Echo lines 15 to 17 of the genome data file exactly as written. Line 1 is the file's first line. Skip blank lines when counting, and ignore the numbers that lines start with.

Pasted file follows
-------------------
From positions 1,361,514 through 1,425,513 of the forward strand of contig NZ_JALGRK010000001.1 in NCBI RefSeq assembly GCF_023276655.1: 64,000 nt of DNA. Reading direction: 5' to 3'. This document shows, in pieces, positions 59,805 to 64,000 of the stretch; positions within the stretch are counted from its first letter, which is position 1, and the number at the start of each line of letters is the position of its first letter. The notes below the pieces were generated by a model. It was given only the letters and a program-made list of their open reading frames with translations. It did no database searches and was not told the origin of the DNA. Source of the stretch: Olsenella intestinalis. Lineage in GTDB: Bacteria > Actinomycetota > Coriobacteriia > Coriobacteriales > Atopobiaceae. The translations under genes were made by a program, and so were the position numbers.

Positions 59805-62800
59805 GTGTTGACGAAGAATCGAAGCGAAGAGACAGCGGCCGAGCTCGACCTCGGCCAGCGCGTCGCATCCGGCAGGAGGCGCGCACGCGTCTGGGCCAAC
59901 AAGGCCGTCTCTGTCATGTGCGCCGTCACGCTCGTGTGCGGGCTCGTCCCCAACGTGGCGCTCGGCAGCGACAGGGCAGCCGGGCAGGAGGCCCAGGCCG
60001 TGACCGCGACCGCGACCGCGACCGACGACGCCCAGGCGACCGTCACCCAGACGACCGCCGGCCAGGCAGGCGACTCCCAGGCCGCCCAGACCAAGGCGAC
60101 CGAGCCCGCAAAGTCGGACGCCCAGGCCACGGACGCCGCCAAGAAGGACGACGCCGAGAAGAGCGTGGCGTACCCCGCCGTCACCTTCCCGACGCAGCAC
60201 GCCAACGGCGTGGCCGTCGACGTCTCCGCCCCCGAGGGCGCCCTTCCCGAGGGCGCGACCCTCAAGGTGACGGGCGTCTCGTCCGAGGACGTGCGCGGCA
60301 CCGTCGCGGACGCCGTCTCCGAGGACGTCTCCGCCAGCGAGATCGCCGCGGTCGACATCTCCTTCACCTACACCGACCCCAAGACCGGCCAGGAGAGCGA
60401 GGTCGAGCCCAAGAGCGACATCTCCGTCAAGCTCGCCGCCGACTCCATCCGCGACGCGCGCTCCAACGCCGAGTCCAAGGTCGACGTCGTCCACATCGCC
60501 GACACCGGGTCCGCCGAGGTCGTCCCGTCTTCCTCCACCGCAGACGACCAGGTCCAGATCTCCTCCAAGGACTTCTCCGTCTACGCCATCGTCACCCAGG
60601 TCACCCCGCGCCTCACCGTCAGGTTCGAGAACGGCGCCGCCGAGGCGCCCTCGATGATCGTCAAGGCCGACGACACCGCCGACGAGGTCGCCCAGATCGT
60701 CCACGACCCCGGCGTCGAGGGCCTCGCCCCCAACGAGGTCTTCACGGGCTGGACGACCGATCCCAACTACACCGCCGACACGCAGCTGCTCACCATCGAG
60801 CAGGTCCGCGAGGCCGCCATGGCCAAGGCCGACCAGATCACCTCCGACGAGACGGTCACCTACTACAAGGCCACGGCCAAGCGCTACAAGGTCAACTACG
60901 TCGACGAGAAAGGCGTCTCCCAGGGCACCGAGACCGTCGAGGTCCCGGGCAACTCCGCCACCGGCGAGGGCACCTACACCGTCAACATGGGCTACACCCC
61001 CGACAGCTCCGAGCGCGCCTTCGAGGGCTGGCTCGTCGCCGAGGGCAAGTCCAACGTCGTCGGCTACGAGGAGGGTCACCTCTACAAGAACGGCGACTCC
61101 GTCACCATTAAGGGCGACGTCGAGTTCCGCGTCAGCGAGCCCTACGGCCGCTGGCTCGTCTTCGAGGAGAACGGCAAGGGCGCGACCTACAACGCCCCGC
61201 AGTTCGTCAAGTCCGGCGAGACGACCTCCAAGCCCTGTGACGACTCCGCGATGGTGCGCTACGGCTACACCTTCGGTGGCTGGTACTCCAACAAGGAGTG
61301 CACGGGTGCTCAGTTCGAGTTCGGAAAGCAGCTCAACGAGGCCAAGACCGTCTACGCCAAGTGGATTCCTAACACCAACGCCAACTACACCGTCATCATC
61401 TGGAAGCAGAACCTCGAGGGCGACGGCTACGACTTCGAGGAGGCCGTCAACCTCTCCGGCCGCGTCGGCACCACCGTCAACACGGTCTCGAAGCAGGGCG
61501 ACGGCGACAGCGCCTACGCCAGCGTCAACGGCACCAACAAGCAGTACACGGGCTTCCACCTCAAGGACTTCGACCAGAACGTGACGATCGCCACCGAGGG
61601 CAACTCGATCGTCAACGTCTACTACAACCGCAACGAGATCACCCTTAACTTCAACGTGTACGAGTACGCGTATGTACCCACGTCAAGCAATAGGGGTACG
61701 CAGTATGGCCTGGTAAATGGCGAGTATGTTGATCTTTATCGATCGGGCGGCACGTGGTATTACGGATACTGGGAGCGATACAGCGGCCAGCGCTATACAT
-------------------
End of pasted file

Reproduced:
61001 CGACAGCTCCGAGCGCGCCTTCGAGGGCTGGCTCGTCGCCGAGGGCAAGTCCAACGTCGTCGGCTACGAGGAGGGTCACCTCTACAAGAACGGCGACTCC
61101 GTCACCATTAAGGGCGACGTCGAGTTCCGCGTCAGCGAGCCCTACGGCCGCTGGCTCGTCTTCGAGGAGAACGGCAAGGGCGCGACCTACAACGCCCCGC
61201 AGTTCGTCAAGTCCGGCGAGACGACCTCCAAGCCCTGTGACGACTCCGCGATGGTGCGCTACGGCTACACCTTCGGTGGCTGGTACTCCAACAAGGAGTG